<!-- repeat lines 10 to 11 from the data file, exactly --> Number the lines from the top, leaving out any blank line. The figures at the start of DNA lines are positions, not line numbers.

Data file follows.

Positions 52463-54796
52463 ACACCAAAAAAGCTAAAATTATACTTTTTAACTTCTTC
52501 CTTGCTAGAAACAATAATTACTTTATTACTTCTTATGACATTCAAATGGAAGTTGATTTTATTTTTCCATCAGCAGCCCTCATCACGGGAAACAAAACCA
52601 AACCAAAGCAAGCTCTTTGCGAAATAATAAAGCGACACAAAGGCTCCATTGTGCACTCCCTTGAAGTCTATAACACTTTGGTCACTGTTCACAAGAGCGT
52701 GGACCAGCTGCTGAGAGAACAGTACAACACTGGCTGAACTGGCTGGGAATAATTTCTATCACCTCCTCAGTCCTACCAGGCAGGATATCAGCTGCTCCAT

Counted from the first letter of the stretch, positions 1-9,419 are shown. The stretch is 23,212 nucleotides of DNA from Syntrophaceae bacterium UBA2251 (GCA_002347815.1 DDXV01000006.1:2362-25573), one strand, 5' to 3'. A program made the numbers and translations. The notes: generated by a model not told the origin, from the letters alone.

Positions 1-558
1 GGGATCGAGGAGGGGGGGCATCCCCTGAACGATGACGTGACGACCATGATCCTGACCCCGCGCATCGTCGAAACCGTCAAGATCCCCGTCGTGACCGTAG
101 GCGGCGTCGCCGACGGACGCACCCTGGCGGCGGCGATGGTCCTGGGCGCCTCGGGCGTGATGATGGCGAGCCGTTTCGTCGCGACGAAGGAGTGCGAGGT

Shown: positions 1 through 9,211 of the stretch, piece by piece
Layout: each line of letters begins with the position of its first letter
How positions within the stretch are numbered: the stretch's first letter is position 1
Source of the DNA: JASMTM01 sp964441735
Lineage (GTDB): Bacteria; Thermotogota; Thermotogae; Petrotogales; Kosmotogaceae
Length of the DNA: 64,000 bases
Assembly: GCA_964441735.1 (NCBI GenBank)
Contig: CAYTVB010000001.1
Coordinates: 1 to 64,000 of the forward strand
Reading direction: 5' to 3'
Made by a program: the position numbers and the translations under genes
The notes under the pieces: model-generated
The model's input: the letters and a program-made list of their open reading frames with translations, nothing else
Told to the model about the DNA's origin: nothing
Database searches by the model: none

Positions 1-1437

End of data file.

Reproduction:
Shown: positions 1 through 9,211 of the stretch, piece by piece
Layout: each line of letters begins with the position of its first letter